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Decline in wholegrain bread

Wholegrain breads.
Photo: Pexels/Marianna Ole

Australian Dietary Guidelines recommend that Australian adults eat six servings of grains daily, preferably as wholegrains. Yet most Australians consume less than four servings a day, with less than one-third of grain intake coming from wholegrains1.

Wholegrains are linked to improved digestive function and a reduced risk of major conditions that impact Australians every day, including type 2 diabetes mellitus and cardiovascular disease2. While some consumers understand the benefits of wholegrains, others require more information to switch to wholegrain products and need support in identifying them3.

The humble loaf of bread presents a convenient and easily accessible way to increase wholegrain intake and fill nutrient gaps.

To understand the state of the bread market in Australia, the Grains and Legumes Nutrition Council (GLNC) conducted a bread audit in November 2023 across major retailers in metropolitan Sydney. A total of 794 bread products were collected including loaves, flatbreads, rolls and sweet bread (including brioche and fruit bread) and bakery breakfast (including bagels, crumpets and English muffins) categories. Compared with refined bread, wholegrain bread offers several nutritional benefits, including higher protein and dietary fibre and lower sodium and sugar per serve. Despite these benefits, only 17 per cent of bread products collected in the audit were wholegrain.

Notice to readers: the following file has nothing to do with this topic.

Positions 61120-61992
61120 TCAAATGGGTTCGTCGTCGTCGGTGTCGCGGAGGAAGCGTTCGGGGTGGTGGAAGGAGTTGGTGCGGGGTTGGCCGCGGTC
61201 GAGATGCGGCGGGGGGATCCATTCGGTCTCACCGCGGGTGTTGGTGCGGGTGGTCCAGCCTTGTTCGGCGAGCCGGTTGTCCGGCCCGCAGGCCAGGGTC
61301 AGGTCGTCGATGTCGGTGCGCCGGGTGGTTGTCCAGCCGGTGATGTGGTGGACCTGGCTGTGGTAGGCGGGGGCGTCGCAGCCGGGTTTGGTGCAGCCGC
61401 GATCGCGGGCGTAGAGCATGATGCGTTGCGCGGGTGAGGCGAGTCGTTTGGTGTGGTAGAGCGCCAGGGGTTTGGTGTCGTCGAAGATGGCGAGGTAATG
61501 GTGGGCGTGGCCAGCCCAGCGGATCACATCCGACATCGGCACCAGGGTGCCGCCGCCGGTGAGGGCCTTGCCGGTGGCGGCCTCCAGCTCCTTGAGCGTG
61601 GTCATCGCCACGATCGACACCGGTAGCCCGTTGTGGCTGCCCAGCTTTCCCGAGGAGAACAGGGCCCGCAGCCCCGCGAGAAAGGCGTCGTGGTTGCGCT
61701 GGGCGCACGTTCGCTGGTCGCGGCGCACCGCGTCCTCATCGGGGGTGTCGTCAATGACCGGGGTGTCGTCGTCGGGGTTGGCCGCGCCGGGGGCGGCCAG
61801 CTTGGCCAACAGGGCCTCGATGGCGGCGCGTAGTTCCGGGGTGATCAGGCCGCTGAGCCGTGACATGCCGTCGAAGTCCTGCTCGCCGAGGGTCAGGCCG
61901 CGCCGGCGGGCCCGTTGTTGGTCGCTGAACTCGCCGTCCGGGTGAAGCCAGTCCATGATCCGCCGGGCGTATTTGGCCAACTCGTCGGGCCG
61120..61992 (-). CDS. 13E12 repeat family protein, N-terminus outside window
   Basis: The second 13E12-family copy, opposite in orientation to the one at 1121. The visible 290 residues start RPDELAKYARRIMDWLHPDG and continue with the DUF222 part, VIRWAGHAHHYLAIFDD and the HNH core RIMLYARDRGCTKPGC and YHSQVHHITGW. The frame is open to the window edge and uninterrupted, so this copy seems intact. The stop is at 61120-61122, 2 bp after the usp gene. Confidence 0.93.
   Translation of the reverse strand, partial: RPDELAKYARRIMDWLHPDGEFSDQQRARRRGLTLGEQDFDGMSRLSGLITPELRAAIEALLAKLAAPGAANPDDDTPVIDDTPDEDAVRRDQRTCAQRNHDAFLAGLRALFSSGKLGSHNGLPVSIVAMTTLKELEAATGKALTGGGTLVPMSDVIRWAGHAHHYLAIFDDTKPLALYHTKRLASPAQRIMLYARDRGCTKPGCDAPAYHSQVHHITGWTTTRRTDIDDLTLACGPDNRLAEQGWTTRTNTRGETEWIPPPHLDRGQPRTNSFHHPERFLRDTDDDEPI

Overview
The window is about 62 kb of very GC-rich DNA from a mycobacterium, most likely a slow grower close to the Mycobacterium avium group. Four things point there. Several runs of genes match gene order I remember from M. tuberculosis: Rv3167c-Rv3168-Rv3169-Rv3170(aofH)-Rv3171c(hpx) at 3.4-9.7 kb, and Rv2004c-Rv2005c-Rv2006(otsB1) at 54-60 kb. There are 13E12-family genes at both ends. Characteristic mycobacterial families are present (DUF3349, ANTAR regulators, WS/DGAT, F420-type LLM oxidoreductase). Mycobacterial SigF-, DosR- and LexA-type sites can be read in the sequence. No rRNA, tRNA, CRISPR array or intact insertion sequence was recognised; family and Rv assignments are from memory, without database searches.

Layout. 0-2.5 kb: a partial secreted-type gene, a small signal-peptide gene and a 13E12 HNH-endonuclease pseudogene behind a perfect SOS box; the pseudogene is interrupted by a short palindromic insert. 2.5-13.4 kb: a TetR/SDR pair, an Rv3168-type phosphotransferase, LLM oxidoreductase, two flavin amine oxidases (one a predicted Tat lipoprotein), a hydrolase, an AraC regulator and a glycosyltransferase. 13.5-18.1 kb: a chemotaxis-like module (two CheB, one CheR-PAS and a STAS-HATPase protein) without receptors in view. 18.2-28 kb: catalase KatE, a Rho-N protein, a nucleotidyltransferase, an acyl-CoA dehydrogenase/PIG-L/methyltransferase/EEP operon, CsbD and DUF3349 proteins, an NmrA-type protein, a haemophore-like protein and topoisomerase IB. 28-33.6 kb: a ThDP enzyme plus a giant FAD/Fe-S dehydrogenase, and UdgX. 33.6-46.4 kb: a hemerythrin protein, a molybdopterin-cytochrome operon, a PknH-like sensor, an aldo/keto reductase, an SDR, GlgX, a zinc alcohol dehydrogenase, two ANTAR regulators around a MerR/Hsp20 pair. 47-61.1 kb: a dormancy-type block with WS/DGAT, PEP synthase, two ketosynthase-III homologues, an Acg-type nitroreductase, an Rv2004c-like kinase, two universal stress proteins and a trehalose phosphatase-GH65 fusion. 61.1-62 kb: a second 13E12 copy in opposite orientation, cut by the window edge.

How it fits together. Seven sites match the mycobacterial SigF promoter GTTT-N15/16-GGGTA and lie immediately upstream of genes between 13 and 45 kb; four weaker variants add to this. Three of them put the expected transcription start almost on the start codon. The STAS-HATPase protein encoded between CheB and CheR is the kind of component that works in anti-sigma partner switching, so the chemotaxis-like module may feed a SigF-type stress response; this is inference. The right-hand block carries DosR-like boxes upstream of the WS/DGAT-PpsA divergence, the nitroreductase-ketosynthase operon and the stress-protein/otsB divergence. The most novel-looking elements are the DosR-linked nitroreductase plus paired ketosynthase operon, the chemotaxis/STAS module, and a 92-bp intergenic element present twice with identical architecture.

Further, of the 132 products eligible to display a wholegrain claim on the packaging, only 96 products did so, making it challenging for consumers to identify and choose wholegrain bread products.

Compared with GLNC’s last bread audit in 2021, there has been a decline in both the availability of wholegrain breads and wholegrain claims made on packaging.

Increasing the availability of wholegrain bread and advocating for more prominent wholegrain labelling on packaging will enable consumers to make more informed choices about the bread they eat and allow them to reap the benefits of wholegrains, ultimately improving health outcomes.

1 Australian Bureau of Statistics (2022-23).
Apparent Consumption of Selected Foodstuffs, Australia. ABS.

2 McRae MP (2017). Health Benefits of Dietary Whole Grains: An Umbrella Review of Meta-analyses. Journal of Chiropractic Medicine, 16(1).

3 Foster S, Beck E, Hughes J & Grafenauer S. (2020). Whole Grains and Consumer Understanding: Investigating Consumers’ Identification, Knowledge and Attitudes to Whole Grains. Nutrients, 12(8), 2170.

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